10/16/2015 Filed in: Leadership Development
It’s hard to teach behavioral topics such as conflict management, negotiation, or leadership. It is also expensive to create (or re-create) a setup to enable people to practice these important managerial skills. Most companies let the natural course of time and experience hone these skills. A little intro theory mixed with some time hopefully creates the right outcomes. In today’s business environment, this is expensive! But how do you create scenarios without the time or expense (or all the resources)?
How to Create Scenario Based Learning That Sticks!
Lets assume you have a scenario based training topic that needs to be practiced by a lot of people. Go with a branching story! Branching stories are easy to create and are more engaging than people give them credit for. Here’s how a branching story works:
User logs into the computer and starts the ‘game’. As a result, the user reads something like: You walk into the company break room and two of your employees are having an argument. Do you a) turn around and walk out? b) Ask them politely to find a conference room and work it out? or c) Ask them to join you in a conference room in order to settle the issue?
Once someone selects an option, the computer adapts and changes the story depending on the option chosen. Let’s say you chose C. The computer then responds and says, Ok, you are in a conference room and the two employees refuse to talk. What do you do? a) Tell them to work it out or they will both be suspended without pay. b) Ask that one of them explains what happened. c) Tell them to go back to work and work it out after hours.
As you can see, there are “right” answers and “not so great answers”. They are all viable choices, but some are just better than others. Once the participants go through a series of choices, they will come to an ending. From this, they will learn what works and doesn’t work. They then have the option to try again in order to be better.
Voila! You just created an action learning module. These can easily be done in powerpoint or MS word. Very very easy!
Branching stories are a type of business simulation and are sometimes used as a leadership development simulation. Very easy to get started and you can find many resources on the web.
10/08/2015 Filed in: Trends
Is it really possible to get a group of training participants excited about business acumen? Are people really willing to join a waiting list to get into a business acumen class? Yes, you can get people excited and you can create a wait list for business acumen! How you ask? You need to create a course that gives people a chance to apply the business acumen. There are many ways to do this. You can create board games, computer games, or paper based exercises. Getting started is easier than you might think.
3 Tips to Excite People About Business Acumen
3. Provide 30 minutes of theory and then let the participants loose practicing- Don’t lecture all day and then give them a piece of accounting paper and say “go!” Break it into pieces and give them some action learning modules. How about something like, “You have 10 minutes to put the correct expense into the correct income statement category.” Very simple exercises go a long.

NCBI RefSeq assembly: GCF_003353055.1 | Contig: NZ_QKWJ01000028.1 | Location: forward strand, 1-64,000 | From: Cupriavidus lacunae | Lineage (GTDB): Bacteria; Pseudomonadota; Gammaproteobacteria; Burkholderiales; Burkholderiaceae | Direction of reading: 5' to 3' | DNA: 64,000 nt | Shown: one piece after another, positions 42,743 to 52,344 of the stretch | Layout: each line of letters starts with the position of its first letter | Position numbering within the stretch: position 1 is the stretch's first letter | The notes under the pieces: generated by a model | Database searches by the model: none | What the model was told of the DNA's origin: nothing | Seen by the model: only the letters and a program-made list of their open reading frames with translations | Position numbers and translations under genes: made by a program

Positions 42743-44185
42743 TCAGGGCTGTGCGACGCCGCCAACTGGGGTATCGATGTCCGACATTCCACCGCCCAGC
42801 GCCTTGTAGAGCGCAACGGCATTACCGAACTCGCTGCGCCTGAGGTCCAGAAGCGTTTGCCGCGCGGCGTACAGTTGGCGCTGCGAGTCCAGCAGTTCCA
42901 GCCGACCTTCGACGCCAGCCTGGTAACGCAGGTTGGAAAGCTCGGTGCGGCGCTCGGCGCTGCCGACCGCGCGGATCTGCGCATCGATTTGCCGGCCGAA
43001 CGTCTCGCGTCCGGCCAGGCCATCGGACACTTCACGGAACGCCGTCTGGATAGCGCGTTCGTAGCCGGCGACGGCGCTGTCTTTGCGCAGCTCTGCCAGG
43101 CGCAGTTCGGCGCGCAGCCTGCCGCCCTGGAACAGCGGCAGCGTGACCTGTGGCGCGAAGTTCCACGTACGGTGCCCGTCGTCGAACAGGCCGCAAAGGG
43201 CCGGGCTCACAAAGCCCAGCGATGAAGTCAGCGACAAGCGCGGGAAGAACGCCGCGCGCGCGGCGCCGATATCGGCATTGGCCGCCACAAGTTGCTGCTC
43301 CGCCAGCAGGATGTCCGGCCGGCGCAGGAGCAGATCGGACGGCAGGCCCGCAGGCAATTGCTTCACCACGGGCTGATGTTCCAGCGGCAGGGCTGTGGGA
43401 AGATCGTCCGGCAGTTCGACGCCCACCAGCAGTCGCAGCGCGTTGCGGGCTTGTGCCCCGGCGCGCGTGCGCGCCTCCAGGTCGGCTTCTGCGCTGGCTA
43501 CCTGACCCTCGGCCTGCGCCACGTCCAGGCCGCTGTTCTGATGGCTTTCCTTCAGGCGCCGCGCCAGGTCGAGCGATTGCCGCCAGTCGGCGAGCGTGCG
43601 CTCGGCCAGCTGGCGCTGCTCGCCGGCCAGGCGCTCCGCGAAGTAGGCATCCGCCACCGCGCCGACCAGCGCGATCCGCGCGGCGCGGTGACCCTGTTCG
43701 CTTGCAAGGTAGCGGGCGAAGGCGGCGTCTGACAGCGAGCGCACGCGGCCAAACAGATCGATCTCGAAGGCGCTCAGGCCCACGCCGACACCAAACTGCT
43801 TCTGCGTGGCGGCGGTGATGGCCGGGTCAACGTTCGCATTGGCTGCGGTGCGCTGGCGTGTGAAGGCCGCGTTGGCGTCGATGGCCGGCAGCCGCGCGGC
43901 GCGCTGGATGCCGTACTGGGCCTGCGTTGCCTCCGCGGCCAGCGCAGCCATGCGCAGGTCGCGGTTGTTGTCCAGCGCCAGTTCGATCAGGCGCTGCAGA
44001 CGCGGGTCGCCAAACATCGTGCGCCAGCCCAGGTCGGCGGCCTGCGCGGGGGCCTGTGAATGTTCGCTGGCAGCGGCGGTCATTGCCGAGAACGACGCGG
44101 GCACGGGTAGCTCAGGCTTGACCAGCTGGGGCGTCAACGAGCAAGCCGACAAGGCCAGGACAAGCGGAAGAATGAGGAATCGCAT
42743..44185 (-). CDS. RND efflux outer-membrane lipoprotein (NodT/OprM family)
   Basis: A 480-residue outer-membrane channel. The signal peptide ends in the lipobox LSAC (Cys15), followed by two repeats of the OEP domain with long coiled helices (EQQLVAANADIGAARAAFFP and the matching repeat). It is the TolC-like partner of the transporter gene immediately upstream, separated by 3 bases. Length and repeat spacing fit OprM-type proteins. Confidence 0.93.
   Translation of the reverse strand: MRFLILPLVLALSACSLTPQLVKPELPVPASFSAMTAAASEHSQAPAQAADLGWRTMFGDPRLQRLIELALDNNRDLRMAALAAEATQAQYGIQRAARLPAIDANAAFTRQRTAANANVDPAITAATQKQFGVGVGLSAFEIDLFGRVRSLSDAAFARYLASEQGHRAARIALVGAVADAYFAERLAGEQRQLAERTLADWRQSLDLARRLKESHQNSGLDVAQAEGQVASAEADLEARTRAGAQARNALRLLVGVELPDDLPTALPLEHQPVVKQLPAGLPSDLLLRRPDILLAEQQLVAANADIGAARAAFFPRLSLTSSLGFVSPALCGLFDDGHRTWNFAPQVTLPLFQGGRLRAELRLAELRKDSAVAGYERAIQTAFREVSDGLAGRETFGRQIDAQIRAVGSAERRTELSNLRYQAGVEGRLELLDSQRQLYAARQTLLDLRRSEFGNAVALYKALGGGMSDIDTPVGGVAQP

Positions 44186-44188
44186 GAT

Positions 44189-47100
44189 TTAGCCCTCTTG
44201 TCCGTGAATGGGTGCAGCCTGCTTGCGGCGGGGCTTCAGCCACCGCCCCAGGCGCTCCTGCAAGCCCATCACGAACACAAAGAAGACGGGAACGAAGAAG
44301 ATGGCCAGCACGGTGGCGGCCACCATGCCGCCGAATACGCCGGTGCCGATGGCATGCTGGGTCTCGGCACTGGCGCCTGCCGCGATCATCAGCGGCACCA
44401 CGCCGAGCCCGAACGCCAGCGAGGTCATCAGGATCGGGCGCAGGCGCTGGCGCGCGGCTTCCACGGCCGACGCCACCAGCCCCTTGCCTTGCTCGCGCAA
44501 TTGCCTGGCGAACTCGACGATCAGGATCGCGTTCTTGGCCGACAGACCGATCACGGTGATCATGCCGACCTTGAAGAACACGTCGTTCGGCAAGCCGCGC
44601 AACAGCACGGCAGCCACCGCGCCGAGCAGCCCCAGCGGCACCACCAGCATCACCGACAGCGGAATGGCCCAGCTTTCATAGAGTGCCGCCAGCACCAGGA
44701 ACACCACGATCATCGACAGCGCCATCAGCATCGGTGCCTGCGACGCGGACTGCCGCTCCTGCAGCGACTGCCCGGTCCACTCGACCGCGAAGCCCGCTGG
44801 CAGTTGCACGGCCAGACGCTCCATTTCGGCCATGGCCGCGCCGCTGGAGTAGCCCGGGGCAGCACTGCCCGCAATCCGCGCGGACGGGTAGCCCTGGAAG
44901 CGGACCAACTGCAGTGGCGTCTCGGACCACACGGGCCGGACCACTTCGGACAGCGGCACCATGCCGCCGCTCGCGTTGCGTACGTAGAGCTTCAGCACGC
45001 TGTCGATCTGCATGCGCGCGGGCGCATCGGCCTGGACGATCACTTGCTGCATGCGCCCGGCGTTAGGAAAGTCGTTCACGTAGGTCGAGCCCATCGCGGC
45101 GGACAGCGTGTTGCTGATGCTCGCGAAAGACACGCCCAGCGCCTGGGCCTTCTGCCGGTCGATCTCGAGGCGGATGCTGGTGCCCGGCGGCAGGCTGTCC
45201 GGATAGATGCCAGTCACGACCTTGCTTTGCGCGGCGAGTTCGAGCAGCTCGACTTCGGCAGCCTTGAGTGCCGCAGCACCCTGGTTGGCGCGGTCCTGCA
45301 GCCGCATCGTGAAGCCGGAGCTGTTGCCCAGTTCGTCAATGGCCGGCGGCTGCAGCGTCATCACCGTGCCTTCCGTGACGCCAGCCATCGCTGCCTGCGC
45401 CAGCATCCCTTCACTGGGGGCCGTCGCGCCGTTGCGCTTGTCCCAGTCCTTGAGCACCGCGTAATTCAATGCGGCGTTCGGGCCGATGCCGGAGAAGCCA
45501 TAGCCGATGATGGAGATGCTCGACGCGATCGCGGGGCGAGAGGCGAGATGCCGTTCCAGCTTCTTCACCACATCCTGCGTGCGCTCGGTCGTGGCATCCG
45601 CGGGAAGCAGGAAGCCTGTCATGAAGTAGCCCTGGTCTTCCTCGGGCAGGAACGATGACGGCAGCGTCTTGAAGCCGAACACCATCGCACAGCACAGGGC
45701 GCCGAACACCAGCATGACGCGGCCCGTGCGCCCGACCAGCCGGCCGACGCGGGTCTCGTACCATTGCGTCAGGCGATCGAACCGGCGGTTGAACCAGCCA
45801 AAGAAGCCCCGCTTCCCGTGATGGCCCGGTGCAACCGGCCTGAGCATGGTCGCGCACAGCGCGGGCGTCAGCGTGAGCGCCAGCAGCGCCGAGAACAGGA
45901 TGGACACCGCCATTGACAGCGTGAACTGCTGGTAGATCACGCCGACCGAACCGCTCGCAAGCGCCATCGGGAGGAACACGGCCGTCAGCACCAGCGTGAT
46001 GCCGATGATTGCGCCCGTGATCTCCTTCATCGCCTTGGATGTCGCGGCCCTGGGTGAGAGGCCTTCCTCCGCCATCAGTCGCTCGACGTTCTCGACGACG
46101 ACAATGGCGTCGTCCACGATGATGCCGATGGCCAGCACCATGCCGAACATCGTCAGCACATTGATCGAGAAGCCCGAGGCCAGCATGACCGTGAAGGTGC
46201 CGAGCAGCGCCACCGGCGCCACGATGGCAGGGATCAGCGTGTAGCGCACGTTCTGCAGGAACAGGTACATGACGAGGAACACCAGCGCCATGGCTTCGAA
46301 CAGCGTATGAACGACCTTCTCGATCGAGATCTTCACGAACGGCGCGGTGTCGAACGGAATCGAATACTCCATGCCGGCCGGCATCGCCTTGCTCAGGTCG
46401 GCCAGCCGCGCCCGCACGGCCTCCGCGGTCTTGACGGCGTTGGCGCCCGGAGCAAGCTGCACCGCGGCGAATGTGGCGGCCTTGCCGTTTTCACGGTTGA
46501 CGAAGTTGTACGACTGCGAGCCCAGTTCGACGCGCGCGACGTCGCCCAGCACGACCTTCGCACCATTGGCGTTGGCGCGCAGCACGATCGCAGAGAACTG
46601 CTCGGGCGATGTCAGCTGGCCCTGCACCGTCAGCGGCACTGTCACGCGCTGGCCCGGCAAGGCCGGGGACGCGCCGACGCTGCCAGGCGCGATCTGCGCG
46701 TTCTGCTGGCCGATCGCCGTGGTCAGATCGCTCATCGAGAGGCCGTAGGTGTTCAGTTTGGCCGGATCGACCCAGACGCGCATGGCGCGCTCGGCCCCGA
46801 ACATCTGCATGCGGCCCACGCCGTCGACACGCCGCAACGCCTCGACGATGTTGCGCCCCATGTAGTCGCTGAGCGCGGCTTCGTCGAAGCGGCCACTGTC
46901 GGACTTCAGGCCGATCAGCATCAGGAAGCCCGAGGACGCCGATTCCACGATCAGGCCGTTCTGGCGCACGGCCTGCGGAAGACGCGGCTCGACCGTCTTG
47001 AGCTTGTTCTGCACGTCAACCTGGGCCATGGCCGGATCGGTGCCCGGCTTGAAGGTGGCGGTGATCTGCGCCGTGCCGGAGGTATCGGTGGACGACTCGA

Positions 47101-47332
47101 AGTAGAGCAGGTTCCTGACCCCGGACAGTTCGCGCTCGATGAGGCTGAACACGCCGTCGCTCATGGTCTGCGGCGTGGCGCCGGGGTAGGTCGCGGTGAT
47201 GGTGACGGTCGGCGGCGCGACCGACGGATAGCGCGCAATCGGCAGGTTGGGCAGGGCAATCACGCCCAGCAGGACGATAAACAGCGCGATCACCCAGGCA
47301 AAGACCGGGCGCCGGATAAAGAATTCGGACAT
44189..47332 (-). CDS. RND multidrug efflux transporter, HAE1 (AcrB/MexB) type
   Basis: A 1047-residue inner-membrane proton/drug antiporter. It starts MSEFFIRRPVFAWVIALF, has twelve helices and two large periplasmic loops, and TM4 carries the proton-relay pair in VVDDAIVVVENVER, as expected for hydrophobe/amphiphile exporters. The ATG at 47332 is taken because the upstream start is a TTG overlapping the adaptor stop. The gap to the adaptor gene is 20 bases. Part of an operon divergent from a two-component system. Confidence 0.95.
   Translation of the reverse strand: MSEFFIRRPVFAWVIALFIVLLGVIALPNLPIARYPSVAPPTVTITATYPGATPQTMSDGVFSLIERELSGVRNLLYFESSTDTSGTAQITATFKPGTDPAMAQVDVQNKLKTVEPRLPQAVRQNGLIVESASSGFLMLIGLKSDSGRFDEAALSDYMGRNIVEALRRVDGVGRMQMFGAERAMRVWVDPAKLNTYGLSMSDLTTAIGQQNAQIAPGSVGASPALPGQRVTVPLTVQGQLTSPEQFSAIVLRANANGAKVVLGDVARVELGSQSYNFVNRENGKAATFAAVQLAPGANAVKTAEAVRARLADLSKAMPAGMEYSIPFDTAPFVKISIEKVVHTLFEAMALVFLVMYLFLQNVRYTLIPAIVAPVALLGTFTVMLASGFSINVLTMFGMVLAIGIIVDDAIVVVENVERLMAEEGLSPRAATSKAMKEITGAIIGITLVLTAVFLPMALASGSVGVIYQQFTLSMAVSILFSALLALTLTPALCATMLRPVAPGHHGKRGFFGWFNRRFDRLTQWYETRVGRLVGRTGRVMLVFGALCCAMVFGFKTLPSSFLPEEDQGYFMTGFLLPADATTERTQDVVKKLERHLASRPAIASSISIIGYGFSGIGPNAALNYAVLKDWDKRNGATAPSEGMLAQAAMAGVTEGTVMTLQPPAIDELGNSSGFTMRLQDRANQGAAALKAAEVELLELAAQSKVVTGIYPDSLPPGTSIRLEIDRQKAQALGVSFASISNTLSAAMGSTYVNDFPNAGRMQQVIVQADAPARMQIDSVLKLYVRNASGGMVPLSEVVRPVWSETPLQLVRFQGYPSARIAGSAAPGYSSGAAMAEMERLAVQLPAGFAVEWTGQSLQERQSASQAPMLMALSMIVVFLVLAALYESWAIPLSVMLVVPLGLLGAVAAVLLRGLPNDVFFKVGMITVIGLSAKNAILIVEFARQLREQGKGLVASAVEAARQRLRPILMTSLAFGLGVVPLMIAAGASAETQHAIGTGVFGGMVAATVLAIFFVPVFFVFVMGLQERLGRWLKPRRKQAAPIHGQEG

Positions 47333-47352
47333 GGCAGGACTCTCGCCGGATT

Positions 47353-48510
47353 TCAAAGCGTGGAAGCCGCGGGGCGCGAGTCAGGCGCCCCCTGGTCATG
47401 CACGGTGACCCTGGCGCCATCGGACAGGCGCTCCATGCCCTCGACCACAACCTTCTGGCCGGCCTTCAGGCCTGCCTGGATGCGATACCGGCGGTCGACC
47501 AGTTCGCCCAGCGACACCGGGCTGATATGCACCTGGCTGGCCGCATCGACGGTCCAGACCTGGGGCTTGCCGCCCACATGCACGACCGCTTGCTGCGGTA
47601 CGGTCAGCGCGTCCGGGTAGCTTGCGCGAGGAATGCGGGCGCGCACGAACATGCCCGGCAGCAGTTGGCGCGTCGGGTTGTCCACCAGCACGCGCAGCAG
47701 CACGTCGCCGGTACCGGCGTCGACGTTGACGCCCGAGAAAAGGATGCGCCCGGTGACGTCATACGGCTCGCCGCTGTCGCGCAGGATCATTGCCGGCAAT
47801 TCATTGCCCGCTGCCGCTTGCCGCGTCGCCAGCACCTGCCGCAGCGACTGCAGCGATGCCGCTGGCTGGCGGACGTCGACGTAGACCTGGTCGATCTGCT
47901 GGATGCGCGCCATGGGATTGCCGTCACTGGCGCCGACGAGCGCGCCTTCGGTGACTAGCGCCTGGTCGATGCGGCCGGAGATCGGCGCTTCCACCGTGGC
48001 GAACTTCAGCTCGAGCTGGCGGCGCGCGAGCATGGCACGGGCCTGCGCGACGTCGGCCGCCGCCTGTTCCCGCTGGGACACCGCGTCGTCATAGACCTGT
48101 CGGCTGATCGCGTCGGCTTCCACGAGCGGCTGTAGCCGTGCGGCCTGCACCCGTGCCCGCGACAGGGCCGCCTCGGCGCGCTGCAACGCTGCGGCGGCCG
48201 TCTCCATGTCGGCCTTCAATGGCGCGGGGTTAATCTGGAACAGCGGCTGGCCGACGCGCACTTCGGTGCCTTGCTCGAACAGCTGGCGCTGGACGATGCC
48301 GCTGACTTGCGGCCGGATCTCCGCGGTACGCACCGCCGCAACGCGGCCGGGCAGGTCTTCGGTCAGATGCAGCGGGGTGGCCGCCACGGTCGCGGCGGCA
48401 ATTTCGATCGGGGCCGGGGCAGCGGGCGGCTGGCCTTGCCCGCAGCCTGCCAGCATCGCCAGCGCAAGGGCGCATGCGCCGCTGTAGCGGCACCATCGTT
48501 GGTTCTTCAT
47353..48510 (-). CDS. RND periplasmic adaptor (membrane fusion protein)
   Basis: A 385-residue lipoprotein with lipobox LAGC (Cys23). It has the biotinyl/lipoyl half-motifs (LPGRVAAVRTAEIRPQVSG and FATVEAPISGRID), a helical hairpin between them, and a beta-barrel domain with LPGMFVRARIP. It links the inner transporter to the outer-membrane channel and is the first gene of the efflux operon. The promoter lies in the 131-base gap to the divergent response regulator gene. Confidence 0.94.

2. Break the participants into teams- Business acumen training is lonely enough. How about putting the group into teams of 3 people. When you apply the learn-and-apply method above, the teams will work together. As a result, the participants will begin to teach each other.
1. Make it a game- Of course, you could use a business simulation, but this might be a little challenging to create yourself (even though people love it!). No matter the exercise, create a method of measurement (scoring), a sense of friendly competition, and a way to push people beyond their comfort zone and you have yourself a game!
As a result, if you turn your business acumen training into a game, create teams, and give action learning a real opportunity, your participants will be more engaged than ever.
10/01/2015 Filed in: Trends
Training in the 2010s is nothing like it was in the 1990s, and if you want to stay ahead of the game it’s important to understand why. The Baby Boomer generation is on its way out (10,000 are retiring each day, according to Business Insider) and the Millennials are taking their places.
The Millennials are the first generation to grow up in a connected world, and this means their attitudes and expectations have been fashioned by the Internet. They despise stale, non-interactive training methods; they want training that is hands-on and keeps them engaged. Furthermore, they expect training to be ongoing: according to Pew Research, 89% of Millennials agree with the statement “It’s important to be constantly learning at my job.”
Here are 3 Tips to Engage Millennials in Corporate Training
1. Stop Telling People What to Think—Leave off on the preaching. Instead, focus on creating action learning modules in which participants can discover lessons on their own. And remember to leave time for participants to share with others what they learned.
2. Show People Why—Learning for the sake of learning is passé. People need to understand why a subject is important. If training participants recognize the importance of the training topic, they will be more willing to take the time to learn it.
3. Challenge Them—If your participants are bored, your training is a failure. Use Mihaly Csikszentmihalyi’s “flow concept” to get optimal performance from your participants. According to Csikszentmihalyi, people do best when the challenge and the ability to achieve the goal are in balance.
Digital connectivity and rapid advances in technology have ushered us into a new age, transforming the workplace and business models. Training must adapt to the shifting landscape. By using the six tips above, you can make the transition a positive experience.